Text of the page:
Disruptive Innovation In The Poorest And Most Remote Places In The World

Tuesday, August 6, 2013

Editor’s Note: In advance of the many health-related discussions to take place in September at the Clinton Global Initiative, the Social Good Summit, UN week and other such events, the Skoll World Forum asked some of the world’s leading voices in global health to paint a comprehensive picture of key trends, challenges and opportunities to realizing healthcare access and treatment around the world. A new piece will be posted everyday through Friday, and you can view the entire series here.

Steve Davis is president and chief executive officer of PATH, a Seattle-based international nonprofit organization that transforms global health through innovation.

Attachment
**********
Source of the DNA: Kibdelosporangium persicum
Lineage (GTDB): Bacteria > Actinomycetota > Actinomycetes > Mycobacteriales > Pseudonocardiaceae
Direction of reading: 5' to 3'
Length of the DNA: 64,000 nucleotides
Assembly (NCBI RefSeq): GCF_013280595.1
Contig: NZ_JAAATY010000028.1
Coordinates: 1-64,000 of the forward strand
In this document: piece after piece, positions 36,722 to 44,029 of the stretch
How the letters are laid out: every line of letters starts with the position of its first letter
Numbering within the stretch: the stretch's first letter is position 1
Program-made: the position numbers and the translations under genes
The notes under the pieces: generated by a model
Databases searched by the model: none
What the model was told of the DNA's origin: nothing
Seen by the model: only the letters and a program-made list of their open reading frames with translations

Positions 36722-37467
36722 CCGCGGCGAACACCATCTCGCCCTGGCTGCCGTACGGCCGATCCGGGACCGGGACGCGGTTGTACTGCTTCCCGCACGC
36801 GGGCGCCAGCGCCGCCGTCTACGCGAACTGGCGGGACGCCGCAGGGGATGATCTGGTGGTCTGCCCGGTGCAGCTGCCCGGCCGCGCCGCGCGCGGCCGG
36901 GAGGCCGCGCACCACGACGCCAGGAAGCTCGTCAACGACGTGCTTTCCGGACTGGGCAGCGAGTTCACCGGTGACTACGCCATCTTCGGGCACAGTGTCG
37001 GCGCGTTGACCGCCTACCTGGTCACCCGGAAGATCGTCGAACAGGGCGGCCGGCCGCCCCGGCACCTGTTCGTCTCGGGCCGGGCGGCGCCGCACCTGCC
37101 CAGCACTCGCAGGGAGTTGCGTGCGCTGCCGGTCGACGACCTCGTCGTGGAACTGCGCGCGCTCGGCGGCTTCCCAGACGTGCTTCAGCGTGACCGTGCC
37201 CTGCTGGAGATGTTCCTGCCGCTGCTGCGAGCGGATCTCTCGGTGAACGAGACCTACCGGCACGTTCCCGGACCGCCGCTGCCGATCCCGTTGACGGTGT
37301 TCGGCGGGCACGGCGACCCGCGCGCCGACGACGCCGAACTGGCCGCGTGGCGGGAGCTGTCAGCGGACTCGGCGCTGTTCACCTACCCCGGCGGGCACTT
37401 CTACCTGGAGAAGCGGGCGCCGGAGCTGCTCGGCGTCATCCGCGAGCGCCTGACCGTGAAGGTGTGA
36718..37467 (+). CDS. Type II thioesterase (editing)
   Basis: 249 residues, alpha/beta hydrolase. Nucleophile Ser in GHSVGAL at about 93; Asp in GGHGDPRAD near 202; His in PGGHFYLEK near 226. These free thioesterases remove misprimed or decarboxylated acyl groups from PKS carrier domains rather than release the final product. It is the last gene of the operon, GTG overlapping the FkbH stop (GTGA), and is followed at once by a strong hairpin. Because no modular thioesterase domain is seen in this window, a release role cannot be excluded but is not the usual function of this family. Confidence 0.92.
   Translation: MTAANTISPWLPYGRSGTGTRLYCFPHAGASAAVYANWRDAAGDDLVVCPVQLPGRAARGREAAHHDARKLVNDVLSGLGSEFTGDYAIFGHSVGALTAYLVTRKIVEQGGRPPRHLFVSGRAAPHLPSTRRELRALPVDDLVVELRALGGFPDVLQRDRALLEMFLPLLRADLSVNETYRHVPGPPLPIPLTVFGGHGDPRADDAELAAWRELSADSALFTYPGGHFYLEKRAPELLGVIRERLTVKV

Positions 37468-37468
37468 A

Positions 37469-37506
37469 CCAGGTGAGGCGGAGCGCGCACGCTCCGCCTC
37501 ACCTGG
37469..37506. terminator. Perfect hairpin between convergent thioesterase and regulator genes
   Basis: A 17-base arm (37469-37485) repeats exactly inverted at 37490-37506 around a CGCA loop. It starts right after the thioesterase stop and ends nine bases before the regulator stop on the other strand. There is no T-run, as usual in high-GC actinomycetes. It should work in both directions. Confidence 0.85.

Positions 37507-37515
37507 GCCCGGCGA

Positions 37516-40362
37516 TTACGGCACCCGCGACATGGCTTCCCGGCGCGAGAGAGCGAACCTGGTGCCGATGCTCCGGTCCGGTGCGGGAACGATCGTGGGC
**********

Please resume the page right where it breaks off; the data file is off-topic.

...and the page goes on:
Rahim Kanani: It’s been just about one year since you joined PATH as CEO. What are some of the early lessons you’ve learned in terms of managing and leading an international nonprofit focused on global health?
Steve Davis: Running a large INGO, particularly one like PATH, is really not that different in terms of the complexity, performance expectations, or leadership challenges that I have managed or experienced in other global organizations—as CEO of Corbis, as the head of McKinsey & Company’s social innovation practice, on the board of Crucell, and others. PATH has a rich innovation agenda and is deeply engaged with private-sector and public-sector partners around the globe. The real difference between PATH and the other organizations I’ve led lies in our mission-driven focus—to save lives and drive more equality in health access around the world.

Source: Forbes (link opens in a new window)

Health Care
public health